The article, which surveyed some 5,000 patients, concluded that unless a patient had one or more of three risk factors for periodontal disease: smoking, diabetes, or interleukin-1 genotype, there was no value in having a professional cleaning more than once a year.  Furthermore it concluded that those patients with one of more risk factors should have their teeth professionally cleaned more than twice year.

The ADA couldn’t agree more.

This points out some interesting changes in the delivery of dental services.  The ADA is struggling with the best way to identify patients by risk: for caries, periodontal disease and oral cancer.  And third-party payers are designing benefits to encompass personal health management in both general and oral healthcare.  There is even one non-profit (The Continua Alliance) dedicated to embracing developing technology to improve this system.

For several years the ADA has been preaching prescriptive use of services; e.g., x-rays, recall intervals, and staging of treatment plans.  However, hungry dentists, public expectations and benefit design have often impeded acceptance of this philosophy.  There is hope that the adoption of an electronic Health Record, and the need to better allocate limited healthcare dollars and providers, will force better acceptance and move compensation for health services from Volume to Value.

In the meantime we should all get to know our bodies better and seek remedies consistent with our needs and desires.

While I am on a roll about health, I think my next post will be about a friend and columnist, David Whiting who wrote a piece telling of his bout with cancer.  I think you will find it interesting.

Monday, June 17, 2013

Telehealth

As so often happens, about three things happened recently to make me think about where Telemedicine and more particularly, teledentistry have developed.  The first was a story on NPR describing a recent robotic venture by USC that allows interpretation of reactions from a remote site by accumulating data and forwarding it for review by an off-site Psychologist or Psychiatrist.  The incentive for developing the robot came because of the increasing disparate distribution of service personnel suffering from Post-Traumatic Stress Disorder or other complications of battle fatigue.  I placed a link to the story here.

The second was a series of references I came across while preparing a presentation to the American Association of Dental Consultants recently.  My subject was an explanation of those skill sets that need to be developed for a Dental Director to be effective in improving efficiencies in healthcare delivery.  One that caught my attention was what has happened recently to improve evaluation and delivery of needed services in geographically underserved areas.

The third sprang from the second when I heard a presentation on what the University of the Pacific School of Dentistry has been doing with Grant money in a program they title the Virtual Dental Home, delivered by Paul Glassman to the quarterly meeting of the Oral Health Access Council.  Dr. Glassman summarized his two-year Grant program with an excellent synopsis that directly countered the two major arguments against using expanded function: that it would establish a two-tiered system of healthcare and that it doesn’t save any money.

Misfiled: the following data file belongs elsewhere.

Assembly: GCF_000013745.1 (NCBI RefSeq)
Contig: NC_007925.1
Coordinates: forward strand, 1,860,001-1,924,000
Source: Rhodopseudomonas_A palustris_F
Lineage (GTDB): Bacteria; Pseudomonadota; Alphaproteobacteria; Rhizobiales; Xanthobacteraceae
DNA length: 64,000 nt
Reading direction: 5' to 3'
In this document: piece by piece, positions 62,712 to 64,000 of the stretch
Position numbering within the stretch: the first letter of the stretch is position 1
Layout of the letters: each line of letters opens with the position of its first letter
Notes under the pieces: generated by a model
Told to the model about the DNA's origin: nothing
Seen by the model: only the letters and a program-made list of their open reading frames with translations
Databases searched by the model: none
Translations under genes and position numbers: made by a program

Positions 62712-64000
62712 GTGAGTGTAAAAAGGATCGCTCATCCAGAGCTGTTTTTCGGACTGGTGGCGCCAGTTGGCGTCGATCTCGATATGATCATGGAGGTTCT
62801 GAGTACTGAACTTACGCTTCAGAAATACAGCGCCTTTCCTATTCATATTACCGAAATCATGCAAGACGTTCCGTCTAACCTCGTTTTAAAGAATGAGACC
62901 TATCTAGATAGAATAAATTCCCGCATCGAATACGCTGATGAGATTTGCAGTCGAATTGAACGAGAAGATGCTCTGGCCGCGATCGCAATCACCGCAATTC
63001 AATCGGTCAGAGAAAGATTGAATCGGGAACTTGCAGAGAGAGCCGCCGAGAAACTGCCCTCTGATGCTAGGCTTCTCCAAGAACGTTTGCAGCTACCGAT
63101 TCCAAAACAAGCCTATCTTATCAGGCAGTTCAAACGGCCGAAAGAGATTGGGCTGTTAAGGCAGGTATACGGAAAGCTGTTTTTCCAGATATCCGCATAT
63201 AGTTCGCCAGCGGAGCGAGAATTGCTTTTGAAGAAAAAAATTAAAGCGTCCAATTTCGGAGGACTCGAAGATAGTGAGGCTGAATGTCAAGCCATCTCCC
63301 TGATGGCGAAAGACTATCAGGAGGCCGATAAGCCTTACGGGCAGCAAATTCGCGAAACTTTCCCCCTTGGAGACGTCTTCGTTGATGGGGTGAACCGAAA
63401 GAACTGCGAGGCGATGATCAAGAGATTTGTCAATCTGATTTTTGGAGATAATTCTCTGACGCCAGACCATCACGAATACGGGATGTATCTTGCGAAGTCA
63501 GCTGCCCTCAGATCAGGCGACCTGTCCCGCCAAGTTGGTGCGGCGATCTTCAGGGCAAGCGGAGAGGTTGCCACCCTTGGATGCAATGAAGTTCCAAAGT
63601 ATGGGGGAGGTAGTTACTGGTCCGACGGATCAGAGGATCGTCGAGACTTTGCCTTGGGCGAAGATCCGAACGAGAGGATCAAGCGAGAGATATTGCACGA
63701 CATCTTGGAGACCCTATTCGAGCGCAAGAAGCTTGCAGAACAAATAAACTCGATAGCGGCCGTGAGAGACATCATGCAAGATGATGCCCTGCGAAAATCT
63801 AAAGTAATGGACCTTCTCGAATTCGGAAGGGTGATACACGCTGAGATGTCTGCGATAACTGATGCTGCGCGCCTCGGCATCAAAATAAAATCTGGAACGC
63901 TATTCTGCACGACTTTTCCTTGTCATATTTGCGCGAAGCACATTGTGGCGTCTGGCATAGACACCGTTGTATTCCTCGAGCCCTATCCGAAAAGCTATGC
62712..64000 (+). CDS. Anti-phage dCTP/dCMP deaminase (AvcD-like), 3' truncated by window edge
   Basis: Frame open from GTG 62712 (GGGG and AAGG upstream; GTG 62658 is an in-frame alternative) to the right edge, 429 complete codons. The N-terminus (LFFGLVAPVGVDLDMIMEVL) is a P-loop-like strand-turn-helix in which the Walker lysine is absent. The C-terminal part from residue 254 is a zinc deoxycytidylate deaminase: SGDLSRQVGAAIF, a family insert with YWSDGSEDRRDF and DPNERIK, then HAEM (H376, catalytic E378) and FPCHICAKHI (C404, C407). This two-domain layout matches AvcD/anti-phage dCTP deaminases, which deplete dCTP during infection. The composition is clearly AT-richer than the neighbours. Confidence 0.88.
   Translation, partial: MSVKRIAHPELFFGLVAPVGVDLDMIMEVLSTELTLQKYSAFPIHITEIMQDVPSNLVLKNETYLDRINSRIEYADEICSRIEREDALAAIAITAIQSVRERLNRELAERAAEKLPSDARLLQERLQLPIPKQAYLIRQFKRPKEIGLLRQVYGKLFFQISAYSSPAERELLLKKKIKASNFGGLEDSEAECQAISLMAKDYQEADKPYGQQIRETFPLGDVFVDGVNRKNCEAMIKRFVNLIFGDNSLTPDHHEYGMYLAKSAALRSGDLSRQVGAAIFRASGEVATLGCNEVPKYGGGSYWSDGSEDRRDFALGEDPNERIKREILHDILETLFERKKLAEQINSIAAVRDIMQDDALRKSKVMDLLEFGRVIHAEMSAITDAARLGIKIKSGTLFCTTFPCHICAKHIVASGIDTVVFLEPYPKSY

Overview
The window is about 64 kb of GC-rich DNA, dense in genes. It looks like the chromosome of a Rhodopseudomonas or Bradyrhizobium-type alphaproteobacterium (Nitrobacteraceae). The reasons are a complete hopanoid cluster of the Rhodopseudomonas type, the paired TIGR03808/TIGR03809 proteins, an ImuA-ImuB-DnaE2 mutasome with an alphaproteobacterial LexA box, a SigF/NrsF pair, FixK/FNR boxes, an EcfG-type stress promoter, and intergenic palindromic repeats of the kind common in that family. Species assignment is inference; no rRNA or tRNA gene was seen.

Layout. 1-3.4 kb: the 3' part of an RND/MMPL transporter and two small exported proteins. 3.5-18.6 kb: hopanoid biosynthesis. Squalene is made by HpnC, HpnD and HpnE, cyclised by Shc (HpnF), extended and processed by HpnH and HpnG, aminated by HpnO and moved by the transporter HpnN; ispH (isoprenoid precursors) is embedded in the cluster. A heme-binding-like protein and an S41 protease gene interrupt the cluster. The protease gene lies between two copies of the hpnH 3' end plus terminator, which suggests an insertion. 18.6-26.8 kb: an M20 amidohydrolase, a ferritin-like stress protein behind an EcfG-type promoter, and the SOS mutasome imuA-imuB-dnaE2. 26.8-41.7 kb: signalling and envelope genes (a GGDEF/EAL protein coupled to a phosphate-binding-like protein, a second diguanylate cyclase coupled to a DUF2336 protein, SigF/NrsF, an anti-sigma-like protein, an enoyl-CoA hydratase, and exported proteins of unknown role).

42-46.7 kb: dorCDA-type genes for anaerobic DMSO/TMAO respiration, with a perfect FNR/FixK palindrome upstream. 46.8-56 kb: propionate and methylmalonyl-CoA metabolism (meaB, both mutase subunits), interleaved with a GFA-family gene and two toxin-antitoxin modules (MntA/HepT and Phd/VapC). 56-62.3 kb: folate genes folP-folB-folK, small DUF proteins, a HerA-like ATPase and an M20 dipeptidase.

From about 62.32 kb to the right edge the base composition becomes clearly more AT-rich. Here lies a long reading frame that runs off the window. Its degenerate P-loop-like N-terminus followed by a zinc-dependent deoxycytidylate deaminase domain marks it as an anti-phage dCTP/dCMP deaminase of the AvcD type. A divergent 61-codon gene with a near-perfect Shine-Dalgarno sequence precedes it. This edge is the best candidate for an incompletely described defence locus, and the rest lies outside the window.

The breakthrough came from a surprising direction.  I had thought that using mid-level providers, in the UOP case hygienists specially trained to collect data by camera, computer, and mobile radiographs, would translate into monetary savings.  Not so much.  The training itself is a limiting factor in cost savings, as it takes a limited resource (hygienists) who generate a good income from their normal activities (cleaning teeth) and places them in remote areas performing tasks that, for the most part, are unreimbursed.

But aren’t preventive services cost saving in the long run?  In today’s world of  “if you can’t measure it, it doesn’t count”, the answer is essentially “No”.

It turns out that the savings come from a ten-year study that tracked literally thousands of teeth that were intentionally filled with a bonded composite material over active carious lesions.  This is termed Interim Therapeutic Restoration or sometimes Atraumatic Restorative Treatment (ART).  The acceptance of the science and wisdom of treating both primary and permanent teeth in this manner and following the restored teeth over time to evaluate the need for further treatment allows successful intervention for much larger populations.

As the dental codes for the 2015 Current Dental Terminology are being discussed a code for this treatment is a strong contender and is likely to be a reimbursable procedure.

I hope that Dr. Glassman is successful in spreading the word of how his model allows for full control of the patient by the dentist and limiting the need for patients in remote areas to travel for their needed treatment.  Perhaps then we can move this “mid-level provider” conversation from rhetoric to reason.
Having found my dental footing, I believe I’ll address another dental issue in my next post: going to the dentist twice a year.  Please join me as there is a recent study that has the dental world buzzing.